“Don’t get me wrong — I really want it to work,” said Dr. Senna, who also teaches at Harvard Medical School. “There aren’t a lot of options, and I’d love to be able to say to my patients, ‘This is something you can try that is worth the money.’ But I can’t do that yet.”

Harklinikken’s formula, refined over 20 years, is derived from plants and cow’s milk. That’s the most Mr. Skjoth will say about it. In the 1990s, clients mixed it with Rogaine, Mr. Skjoth said, “and then we took the Rogaine part away and started focusing on the actual liquid.”

Small studies have shown the efficacy of various plant-derived ingredients, mostly in mice. But two potential explanations for Harklinikken’s success have little to do with its formula.

One is how much emphasis the company places on compliance, the major stumbling block in the efficacy of any treatment, said Dr. Senna, an author of studies on the subject. Prospective users are questioned about their ability to stick to a regimen because the extract must be applied every day, and they are told that the more conscientious they are, the better. Users are also reminded and encouraged with regular check-ins.

Clients must also use the company’s shampoo, conditioner and styling products, forsaking all others — a psychological as well as a financial buy-in, Dr. Senna said. (Mr. Skjoth, who has a master’s degree in nutrition and chemistry but is not a doctor, said this is because other products may clog the scalp, causing hair loss.)

Hair changes about as fast as grass grows, which is to say it’s extraordinarily slow and not visible to anyone checking impatiently in the mirror every day. But during regular follow-up appointments, Harklinikken uses high-tech equipment to photograph and magnify the scalp and count new hairs and active follicles, which motivates users to adhere to the regimen. Too many people give up on treatments like Rogaine and low-level-light devices before they’ve had a chance to work, Dr. Senna said.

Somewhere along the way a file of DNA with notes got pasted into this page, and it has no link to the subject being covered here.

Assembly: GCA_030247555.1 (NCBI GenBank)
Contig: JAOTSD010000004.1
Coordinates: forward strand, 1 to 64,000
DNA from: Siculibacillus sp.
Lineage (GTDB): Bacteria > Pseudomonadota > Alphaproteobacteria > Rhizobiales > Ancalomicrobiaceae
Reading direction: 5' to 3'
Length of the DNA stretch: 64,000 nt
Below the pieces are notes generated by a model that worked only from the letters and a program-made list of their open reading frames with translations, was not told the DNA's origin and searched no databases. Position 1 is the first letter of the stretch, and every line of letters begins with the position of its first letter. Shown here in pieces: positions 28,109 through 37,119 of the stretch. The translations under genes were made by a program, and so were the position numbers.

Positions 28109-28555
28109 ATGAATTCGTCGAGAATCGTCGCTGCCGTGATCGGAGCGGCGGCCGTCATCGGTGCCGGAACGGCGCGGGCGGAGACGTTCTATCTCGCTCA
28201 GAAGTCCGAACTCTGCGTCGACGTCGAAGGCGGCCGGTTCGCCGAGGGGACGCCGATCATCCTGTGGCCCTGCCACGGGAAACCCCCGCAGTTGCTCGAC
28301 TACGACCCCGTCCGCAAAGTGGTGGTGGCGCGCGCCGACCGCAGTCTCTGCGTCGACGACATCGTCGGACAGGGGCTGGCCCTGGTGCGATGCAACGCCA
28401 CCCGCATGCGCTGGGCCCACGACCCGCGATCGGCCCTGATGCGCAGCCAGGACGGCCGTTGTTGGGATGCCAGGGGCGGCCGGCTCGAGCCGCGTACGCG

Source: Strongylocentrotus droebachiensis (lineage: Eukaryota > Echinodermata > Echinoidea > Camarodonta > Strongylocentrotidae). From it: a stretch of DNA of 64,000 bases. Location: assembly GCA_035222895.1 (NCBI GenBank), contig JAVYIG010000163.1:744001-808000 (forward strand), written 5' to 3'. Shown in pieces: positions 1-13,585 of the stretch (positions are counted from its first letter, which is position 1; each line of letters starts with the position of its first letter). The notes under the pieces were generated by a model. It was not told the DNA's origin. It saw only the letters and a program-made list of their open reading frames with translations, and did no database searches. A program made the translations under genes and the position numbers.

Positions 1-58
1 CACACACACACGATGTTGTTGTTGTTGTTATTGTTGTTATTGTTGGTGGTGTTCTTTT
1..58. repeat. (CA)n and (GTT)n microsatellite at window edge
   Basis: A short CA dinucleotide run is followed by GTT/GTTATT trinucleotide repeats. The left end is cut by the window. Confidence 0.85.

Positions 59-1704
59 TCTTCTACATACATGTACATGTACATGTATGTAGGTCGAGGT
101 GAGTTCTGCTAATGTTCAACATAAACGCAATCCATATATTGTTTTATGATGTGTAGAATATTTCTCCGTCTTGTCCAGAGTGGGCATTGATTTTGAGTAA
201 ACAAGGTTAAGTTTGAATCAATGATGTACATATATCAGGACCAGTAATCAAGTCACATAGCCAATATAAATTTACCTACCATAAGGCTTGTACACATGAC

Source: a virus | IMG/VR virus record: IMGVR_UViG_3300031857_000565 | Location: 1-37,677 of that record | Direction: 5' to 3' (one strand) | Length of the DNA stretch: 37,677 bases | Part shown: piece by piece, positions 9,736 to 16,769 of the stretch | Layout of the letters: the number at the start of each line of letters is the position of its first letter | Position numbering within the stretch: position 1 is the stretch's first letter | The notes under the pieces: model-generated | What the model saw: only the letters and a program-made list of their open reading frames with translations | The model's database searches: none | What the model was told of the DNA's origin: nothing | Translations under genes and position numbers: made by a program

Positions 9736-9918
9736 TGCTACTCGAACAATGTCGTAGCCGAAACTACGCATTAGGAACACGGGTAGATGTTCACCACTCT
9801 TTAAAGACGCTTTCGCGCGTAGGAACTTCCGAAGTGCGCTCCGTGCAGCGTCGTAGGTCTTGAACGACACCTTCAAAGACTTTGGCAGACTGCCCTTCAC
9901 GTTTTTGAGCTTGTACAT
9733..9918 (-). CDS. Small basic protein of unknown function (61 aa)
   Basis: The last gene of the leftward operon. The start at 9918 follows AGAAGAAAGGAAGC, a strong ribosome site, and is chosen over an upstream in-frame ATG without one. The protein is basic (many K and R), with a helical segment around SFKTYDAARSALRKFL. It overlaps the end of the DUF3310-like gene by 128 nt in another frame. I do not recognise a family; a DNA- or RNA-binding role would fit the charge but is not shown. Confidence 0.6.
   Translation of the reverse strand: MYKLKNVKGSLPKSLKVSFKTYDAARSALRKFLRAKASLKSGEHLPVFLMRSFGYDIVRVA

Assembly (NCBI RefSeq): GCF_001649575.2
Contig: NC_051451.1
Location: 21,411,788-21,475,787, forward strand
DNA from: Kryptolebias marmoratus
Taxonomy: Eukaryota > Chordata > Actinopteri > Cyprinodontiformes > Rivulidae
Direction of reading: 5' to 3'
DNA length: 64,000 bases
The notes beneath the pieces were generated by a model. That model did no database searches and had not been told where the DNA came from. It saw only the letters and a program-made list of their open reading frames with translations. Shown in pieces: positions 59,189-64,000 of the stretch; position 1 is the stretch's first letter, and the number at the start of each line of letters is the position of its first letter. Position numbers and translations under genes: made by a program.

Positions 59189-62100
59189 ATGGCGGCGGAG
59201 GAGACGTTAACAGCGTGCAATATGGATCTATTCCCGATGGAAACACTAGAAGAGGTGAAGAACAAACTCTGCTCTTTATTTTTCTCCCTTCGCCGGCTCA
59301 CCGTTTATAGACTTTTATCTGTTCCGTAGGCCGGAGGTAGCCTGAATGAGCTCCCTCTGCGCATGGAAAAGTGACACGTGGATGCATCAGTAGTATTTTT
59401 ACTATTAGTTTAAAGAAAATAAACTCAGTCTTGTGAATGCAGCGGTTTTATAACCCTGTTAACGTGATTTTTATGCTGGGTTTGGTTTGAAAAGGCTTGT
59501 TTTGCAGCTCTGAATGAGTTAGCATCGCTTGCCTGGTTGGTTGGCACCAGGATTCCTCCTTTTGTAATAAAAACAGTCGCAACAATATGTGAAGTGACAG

It’s also possible that some of Harklinikken’s users are women whose hair would have grown back even if they’d done nothing. Many women who arrive in a dermatologist’s office with prior diagnoses of female pattern hair loss actually have what’s called telogen effluvium. That’s a period of acute shedding of hair — meaning up to 60 percent of hair — three months after a triggering event like pregnancy, significant weight loss or starting or stopping hormone medications.

“Once that hair has stopped shedding, it does regrow, at a rate of about a centimeter a month,” said Dr. Senna, who suffered from the condition after each of her pregnancies. She shares photos of herself with patients, to show she can sympathize. In one, her entire frontal hairline clearly is growing back in. “If I’d used a treatment, I would have thought it was a miracle drug,” she said.

Users of the extract say that one of the strengths of Harklinikken is that it doesn’t claim to be a miracle.

“It wasn’t: ‘You’re going to get a full head of hair,’” said Jon Centella, 35, of Apollo Beach, Fla., who started seeing peach fuzz after four months. “It was: ‘We’ll give you 30 percent,’ and that’s what made me comfortable enough to give it a shot.”